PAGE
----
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offenders and welfare recipients are determined by supply as well as demand. And, surely,

welfare reform as well as a strong economy pushed many welfare recipients into the labor

market by the time our survey was administered. Nonetheless, Figure 2 indicate that employers’

stated willingness to hire ex-offenders correlates with their actual behavior. Those employers

that indicated a willingness to hire ex-offenders were much more likely to have hired ex-

offenders over the past year than those employers that were either unwilling or indicated that it

depends on the crime.

Figure 3 explores the employer responses to the question about their general willingness

to hire ex-offenders currently if they were approached by an intermediary agency trying to place

such young men. We find that about 10 percent of employers state that currently they are willing

to hire at least one ex-offender.10 Again, our survey also asks this same question of welfare

recipients, and 30 percent of employers indicate that they are willing currently to fill positions

with this group. Since the wording of this question effectively holds supply constant, the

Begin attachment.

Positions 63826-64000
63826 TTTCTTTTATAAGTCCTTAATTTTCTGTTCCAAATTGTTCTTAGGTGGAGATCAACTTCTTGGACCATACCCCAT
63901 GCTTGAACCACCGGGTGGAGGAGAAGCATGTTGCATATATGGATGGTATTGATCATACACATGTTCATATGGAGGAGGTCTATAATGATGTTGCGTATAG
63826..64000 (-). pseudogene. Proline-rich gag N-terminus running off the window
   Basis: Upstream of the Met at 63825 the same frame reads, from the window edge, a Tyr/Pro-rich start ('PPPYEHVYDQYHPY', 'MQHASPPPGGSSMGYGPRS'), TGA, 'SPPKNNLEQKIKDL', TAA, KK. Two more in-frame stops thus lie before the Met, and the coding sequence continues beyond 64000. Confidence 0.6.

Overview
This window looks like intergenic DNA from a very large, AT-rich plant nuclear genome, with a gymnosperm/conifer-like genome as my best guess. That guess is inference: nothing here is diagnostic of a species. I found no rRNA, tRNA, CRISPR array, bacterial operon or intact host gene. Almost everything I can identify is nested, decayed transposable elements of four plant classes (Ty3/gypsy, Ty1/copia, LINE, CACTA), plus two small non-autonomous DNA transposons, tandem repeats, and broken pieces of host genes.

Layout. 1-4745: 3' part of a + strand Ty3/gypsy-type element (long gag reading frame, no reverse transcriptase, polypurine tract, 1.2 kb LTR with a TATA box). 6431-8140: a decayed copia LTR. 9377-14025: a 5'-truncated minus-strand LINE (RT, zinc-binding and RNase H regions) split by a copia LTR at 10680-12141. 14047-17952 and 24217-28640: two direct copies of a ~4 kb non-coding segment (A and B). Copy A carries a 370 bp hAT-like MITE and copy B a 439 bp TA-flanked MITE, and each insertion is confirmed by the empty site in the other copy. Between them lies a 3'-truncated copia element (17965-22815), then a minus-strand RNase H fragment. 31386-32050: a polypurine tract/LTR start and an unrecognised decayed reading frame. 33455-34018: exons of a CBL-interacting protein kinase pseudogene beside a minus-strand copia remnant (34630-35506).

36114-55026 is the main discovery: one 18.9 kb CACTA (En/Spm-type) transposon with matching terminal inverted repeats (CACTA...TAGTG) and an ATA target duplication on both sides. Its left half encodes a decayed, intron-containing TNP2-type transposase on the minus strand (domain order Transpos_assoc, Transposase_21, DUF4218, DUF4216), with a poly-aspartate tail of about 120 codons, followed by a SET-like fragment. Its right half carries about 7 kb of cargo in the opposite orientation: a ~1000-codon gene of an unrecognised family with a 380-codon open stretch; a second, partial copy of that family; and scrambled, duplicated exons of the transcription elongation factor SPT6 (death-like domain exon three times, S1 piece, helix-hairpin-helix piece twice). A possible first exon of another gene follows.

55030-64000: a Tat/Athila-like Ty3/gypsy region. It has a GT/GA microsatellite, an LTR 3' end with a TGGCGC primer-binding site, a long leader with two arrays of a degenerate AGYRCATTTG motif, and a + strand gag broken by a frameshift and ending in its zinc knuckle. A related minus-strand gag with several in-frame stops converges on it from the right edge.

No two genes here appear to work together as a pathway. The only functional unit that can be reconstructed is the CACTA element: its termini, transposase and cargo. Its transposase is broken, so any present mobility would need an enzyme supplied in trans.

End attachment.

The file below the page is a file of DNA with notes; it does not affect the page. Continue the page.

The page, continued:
observed ordering of employer responses confirms their aversion to ex-offenders.

We also examine the responses to this question stratified by employer responses to the

question concerning willingness to consider ex-offenders (for the last noncollege job). We do

not believe that employers who are unwilling to hire an ex-offender applicant for the last filled

job are unwilling to hire ex-offenders more generally. Indeed, such employers may occasionally,

but perhaps rarely, be open to hiring them more generally. Here, as with the measure of actual

10We should note that the measure of employers hiring of ex-offenders over the last year is not directly comparable to that for their willingness to hire ex-offenders currently. As described above, these means of these measures in our sample are .20 and .10, respectively. The actual demand measure over the past year reflect flows of ex-offenders to employers, while the current demand measure reflects a stock of new demand for ex-offenders at a point in time. We do ask employers their prospective demand for ex-offenders over the next year, which also represent a comparable flow of offenders to our actual demand measure, and our data indicate that about 26 percent of employers say that they are willing to hire at least one ex-offender over the next coming year. However, we focus on the prospective demand measure for hiring ex-offenders currently rather than over the next year since it is based


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